1st Crawley in Snowdonia… and a Surprise Award
Following a 2 year break, 1st Crawley Scouts returned to Snowdonia during the Summer half-term for another exciting couple of days of water and mountain activities.
After a long drive to Yr Hen Felin bunkhouse, there was time to stretch our legs with a walk along the River Dee in order to build up an appetite for some tasty homemade pizzas.
Sunday dawned to some Welsh rain. But today that didn’t matter in the slightest, as we donned wet suits and dived into the chilly Afon Trystion for a morning of gorge scrambling. After lots of fun sliding down rocks, diving through submerged gaps and leaping into deep pools, everyone was definitely ready for some nice warming soup!
Monday saw a very early start for the group. A hearty breakfast of porridge and toast and then into the minibus for the drive to Pen Y Pass for an 8 a.m. start.
A gentle start on the gravel of the Miners’ Track soon got serious as we veered off for the scramble up to the jagged boulder field peaks of Y Lliwedd on the southern edge of the Snowdon range horseshoe.
A few rain showers through but we were rewarded with some great views as that first peak was conquered and we headed down to Bwlch Ciliau for a well-earned rest and a quick bite to eat.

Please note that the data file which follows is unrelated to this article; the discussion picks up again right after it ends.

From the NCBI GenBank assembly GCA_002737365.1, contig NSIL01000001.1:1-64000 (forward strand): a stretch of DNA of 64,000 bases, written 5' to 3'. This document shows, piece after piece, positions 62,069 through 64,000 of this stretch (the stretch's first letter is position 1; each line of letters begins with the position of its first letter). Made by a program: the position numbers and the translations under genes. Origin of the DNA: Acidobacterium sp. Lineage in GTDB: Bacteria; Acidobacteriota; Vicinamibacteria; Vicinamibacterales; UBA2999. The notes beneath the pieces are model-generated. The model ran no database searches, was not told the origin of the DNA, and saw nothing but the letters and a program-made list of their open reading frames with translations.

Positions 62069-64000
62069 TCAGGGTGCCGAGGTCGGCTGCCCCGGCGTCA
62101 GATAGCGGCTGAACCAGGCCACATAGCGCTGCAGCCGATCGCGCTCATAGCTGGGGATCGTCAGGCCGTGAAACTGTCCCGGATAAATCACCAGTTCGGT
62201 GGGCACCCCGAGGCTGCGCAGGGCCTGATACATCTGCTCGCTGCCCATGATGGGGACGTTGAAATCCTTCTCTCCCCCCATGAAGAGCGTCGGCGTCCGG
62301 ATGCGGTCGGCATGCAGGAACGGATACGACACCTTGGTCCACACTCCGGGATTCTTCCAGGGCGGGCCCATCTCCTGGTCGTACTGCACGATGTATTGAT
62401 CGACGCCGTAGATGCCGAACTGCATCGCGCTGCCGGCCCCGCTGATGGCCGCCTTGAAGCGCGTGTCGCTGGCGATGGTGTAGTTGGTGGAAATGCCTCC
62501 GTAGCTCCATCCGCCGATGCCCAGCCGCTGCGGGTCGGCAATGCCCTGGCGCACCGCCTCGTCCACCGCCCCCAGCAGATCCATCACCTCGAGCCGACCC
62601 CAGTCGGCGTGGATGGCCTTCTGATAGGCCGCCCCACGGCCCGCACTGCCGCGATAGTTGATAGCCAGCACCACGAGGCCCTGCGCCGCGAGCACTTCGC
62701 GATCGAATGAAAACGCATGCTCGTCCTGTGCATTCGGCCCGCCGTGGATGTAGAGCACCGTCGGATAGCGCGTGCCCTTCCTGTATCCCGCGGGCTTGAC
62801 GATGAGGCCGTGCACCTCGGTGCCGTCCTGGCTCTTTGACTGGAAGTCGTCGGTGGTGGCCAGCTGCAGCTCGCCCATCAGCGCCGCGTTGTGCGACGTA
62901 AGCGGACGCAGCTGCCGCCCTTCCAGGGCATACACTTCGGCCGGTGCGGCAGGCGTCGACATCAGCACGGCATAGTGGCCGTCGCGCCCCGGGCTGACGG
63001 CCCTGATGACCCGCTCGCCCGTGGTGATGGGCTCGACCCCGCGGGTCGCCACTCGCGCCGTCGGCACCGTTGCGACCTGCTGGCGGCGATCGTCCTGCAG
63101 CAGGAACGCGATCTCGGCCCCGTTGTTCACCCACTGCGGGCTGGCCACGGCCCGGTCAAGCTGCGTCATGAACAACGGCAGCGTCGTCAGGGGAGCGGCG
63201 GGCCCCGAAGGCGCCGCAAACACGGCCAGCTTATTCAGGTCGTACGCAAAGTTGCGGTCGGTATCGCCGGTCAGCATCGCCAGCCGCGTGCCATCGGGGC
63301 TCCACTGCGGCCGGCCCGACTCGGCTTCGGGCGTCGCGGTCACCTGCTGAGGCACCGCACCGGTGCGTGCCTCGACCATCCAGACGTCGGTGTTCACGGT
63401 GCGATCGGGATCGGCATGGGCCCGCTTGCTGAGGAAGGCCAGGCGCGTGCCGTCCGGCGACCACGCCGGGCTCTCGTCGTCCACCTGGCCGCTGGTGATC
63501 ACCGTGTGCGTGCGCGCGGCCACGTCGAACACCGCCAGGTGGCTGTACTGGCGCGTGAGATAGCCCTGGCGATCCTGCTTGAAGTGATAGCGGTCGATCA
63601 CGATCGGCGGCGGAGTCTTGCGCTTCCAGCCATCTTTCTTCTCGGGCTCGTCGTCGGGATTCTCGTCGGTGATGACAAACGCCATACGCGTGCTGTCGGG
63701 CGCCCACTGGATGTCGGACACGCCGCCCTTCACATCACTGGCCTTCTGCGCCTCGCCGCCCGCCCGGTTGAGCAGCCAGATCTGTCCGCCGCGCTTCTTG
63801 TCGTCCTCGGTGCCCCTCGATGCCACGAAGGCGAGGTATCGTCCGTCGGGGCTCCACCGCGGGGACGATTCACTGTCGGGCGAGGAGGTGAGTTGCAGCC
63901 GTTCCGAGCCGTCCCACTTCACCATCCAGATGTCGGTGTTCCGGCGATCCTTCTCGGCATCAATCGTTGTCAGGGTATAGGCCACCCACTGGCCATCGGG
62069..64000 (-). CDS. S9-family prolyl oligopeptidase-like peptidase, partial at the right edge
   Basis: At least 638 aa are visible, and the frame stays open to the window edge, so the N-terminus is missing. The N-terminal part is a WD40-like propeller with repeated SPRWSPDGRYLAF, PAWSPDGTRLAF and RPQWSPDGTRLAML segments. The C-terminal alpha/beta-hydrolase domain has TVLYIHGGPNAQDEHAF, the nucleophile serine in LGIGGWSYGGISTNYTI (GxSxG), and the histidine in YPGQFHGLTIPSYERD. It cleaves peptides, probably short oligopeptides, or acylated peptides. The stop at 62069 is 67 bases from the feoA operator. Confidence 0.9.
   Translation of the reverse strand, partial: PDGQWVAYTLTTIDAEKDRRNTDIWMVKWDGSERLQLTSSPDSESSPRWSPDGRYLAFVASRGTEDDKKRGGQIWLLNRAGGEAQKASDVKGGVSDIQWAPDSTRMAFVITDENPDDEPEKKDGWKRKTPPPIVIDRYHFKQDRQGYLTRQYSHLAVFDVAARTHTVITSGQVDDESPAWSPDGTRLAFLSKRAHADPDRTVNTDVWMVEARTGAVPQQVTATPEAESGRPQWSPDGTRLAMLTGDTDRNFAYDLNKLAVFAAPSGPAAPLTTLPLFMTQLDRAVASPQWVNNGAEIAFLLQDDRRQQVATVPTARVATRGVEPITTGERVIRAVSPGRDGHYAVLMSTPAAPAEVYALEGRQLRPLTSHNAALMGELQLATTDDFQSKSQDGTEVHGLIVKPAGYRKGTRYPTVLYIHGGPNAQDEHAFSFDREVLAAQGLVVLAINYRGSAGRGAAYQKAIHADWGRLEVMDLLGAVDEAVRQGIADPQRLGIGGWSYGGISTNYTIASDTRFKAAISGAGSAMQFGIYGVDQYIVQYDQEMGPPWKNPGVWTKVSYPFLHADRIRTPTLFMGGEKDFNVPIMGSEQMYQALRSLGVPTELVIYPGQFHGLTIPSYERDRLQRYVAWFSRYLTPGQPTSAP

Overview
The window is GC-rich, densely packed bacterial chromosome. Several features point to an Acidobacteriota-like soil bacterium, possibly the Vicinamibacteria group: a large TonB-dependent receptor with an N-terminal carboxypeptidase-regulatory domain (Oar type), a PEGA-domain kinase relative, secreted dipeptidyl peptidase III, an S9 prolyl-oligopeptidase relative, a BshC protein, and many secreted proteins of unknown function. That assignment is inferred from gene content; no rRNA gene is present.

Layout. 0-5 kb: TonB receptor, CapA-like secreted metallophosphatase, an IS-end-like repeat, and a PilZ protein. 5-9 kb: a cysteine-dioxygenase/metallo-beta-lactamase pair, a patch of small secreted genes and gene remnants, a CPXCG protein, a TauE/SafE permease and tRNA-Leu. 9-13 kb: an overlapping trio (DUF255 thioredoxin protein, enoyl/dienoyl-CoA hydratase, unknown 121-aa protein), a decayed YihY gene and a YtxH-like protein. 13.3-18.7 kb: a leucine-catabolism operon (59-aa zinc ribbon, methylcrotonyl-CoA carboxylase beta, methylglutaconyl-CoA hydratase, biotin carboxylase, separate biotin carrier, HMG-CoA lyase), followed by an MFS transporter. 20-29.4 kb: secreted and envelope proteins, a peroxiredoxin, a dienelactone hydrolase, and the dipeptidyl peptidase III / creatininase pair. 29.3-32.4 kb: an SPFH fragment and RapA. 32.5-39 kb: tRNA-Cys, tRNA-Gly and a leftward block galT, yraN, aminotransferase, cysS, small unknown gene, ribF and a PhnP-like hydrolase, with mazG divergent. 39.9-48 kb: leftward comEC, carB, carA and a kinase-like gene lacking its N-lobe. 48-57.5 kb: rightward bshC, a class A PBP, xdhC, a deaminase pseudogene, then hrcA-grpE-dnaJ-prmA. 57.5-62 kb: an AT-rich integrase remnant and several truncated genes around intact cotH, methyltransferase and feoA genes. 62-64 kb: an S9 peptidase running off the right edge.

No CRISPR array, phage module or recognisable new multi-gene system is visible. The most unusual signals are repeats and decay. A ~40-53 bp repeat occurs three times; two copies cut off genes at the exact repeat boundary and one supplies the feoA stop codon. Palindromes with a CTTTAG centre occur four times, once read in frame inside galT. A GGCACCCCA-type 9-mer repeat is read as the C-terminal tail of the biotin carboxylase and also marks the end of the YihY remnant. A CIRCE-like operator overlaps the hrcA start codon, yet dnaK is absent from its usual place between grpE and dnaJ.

Then it was time to head up into the clouds for the relentless, thigh crippling climb up the Watkin Path to the summit of Yr Wyddfa.
Finally, after 4 ½ hours of climbing, we made it to the cold, wet and windy top of Snowdon. A few minutes of queuing and we got our obligatory summit photo – well done team!
A Surprise Award!
While having a spot of lunch, there was a bit of a surprise in store for our Scouter-in-Charge, Andy Hibberd. Group Chairman, Peter Chapman, was proud to be able to present Andy with his 10 year Length of Service award.
Andy has undeniably been the lynchpin of the successfully re-launched 1st Crawley group. I’m sure the whole group will join me to congratulate him on this award and thank him for his continuing hard work.
And so, it was time to head back down. Our route down the Pyg Track was markedly busier than the wild and quiet way up, with crowds both descending and still heading for the summit.
Finally, after 7 hours and 18 minutes, a stack of Mars bars and a gallon of flasked tea, we made it back to our minibus. Tired, aching, but exhilarated; a trip we will all remember for years to come.